Tracks and vias form the electrical connections between components and layers. The design must consider the type of vias used (through-hole, blind, or buried) and their impact on signal integrity and EMC. Proper via design can significantly reduce layer transitions’ impedance and minimise signal degradation.


Thermal Management

Effective thermal management is critical for reliability and longevity. Techniques include strategic component placement, thermal vias, heat sinks, and selecting materials with appropriate thermal conductivity. Simulation tools can help predict hot spots and guide the design process.


Test and Programming Access

Designing with testing and programming in mind ensures that the final product can be easily verified and updated. Including features like test points, programming headers, and designing for in-circuit testing can streamline these processes, contributing to cost savings and product reliability.



Silkscreens provide essential information for assembly and maintenance, including component identifiers and polarity marks. While they don’t directly affect the PCB’s electrical performance, clear and accurate silkscreens can significantly ease assembly and troubleshooting.


Design Rule Checking (DRC)

DRC is an automated process that checks the PCB design against a set of predefined rules, identifying potential issues like insufficient spacing or incorrect via sizes. This crucial step helps avoid costly corrections later in the manufacturing process.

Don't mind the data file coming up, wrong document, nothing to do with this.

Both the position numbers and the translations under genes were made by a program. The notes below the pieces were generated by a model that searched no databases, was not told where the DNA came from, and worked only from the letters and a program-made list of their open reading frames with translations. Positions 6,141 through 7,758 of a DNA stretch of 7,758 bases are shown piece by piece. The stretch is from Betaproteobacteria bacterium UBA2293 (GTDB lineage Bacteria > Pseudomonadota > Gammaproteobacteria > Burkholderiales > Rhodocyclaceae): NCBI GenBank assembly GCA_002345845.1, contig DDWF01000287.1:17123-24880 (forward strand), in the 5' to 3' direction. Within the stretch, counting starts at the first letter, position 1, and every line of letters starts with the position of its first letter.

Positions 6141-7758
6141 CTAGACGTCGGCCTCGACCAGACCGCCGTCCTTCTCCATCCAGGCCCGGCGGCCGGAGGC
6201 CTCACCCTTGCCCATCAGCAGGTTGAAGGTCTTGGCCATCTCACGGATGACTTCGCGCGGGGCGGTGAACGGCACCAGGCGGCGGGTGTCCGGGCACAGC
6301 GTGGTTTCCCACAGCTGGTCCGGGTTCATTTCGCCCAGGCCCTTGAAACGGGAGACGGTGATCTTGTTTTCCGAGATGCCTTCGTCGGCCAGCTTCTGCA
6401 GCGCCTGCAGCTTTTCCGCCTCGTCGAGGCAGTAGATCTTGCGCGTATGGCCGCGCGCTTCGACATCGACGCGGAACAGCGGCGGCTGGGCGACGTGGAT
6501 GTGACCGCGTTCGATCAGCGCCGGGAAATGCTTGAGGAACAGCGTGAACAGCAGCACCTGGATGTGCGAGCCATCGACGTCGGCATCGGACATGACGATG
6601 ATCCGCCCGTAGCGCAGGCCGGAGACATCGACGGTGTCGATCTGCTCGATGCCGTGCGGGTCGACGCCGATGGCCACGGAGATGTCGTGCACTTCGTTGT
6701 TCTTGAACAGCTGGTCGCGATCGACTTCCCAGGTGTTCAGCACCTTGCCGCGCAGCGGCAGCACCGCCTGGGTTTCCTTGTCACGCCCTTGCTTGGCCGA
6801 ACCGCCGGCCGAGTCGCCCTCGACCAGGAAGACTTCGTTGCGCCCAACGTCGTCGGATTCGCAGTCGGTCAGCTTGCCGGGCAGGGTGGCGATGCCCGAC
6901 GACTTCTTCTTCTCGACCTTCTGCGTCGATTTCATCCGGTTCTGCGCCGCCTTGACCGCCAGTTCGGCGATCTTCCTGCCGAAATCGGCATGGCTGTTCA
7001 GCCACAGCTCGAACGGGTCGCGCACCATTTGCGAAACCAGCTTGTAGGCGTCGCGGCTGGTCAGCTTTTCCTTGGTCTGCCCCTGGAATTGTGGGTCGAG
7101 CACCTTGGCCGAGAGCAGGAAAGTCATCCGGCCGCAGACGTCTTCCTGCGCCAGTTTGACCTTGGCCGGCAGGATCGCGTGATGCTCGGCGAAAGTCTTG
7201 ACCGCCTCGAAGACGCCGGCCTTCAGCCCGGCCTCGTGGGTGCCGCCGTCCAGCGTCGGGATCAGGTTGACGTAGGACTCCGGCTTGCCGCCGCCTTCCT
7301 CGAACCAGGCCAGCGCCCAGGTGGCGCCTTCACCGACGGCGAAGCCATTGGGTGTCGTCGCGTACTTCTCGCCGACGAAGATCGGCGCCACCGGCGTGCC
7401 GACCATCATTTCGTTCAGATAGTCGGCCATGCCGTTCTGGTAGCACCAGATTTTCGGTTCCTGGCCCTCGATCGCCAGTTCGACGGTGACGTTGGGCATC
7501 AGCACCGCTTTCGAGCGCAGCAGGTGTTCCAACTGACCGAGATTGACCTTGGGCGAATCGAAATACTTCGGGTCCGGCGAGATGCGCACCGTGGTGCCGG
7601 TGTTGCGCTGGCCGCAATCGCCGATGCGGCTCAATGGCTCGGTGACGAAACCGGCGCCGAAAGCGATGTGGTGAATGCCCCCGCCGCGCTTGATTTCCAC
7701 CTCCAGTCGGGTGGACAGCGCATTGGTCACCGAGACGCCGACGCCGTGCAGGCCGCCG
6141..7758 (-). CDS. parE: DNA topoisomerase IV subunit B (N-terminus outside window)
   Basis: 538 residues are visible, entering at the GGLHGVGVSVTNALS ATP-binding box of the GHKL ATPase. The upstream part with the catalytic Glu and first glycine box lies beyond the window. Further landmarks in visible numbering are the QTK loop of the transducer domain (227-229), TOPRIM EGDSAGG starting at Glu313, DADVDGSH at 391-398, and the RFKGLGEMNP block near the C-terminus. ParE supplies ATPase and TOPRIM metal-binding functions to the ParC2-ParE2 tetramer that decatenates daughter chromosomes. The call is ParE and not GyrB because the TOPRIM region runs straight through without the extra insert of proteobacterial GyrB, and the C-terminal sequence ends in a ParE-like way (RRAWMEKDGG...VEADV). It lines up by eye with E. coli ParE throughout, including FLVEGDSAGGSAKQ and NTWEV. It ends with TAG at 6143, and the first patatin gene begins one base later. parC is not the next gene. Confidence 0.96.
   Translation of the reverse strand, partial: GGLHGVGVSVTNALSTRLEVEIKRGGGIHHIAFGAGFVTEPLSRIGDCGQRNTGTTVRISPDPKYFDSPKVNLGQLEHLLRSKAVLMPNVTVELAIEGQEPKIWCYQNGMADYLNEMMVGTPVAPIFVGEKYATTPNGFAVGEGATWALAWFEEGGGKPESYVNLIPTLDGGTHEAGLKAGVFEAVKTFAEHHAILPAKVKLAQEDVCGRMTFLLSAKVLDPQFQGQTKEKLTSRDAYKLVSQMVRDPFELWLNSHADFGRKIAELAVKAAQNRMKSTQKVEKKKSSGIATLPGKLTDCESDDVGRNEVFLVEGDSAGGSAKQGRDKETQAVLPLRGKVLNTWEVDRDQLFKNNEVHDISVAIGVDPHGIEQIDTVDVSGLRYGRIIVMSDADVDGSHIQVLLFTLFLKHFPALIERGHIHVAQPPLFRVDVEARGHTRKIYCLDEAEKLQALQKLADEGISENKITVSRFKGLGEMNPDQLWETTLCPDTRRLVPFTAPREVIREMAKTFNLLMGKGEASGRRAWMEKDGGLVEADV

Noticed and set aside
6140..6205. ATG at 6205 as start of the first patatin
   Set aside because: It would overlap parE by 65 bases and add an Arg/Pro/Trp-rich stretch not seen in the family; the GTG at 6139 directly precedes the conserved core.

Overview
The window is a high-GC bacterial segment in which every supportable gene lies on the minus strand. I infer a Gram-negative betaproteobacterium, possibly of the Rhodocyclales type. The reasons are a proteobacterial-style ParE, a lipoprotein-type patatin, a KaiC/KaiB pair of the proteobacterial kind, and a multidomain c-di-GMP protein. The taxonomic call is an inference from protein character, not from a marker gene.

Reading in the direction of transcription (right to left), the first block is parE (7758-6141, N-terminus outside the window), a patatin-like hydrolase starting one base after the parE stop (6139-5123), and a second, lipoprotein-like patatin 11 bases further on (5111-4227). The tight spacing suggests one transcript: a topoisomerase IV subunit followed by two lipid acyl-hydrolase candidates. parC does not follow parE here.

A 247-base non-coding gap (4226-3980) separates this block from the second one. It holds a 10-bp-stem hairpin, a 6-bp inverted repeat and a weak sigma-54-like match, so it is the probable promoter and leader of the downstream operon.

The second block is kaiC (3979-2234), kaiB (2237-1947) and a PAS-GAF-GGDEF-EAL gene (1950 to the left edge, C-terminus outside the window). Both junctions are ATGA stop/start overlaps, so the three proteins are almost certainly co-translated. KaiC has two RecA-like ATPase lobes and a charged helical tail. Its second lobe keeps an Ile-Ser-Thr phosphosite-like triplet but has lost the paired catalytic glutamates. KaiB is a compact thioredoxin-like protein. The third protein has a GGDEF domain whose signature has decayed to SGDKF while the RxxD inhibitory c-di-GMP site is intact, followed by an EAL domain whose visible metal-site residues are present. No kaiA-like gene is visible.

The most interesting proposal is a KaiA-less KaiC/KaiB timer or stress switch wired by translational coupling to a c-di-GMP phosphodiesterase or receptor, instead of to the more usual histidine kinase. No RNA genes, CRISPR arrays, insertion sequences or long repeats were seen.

Design for EMC

Designing for EMC involves strategies to minimise electromagnetic interference, ensuring that the PCB operates reliably in its intended environment. This includes managing signal routing, grounding practices, and shielding techniques. Early consideration of EMC can prevent redesigns and ensure compliance with regulatory standards.


Peer Review

Peer review is the final, critical step in the PCB design process. A fresh set of eyes can catch issues overlooked by the original designer, providing valuable feedback that improves the design’s quality and robustness. Encouraging a culture of open feedback and collaboration can significantly enhance the design outcome.

Successful PCB design is a complex, multidisciplinary endeavour that requires careful consideration of numerous factors. Balancing performance requirements with cost constraints while ensuring reliability and compliance with EMC standards demands a comprehensive approach and attention to detail. By acknowledging the importance of each step in the process and fostering a collaborative environment, designers can navigate the complexities of PCB design to create effective, efficient, and robust electronic products.


Would you like to find out more?

If you’d like to chat to us about PCB design (or any other electronic design issues you’re currently facing), we’re always happy to chat shop. You can reach us by clicking on this link – we’re never salesy, always interested and a call puts you under no obligation.

You never know, we might be able to point you in the right direction at no cost at all.

Reach out today – you’ll be glad you did.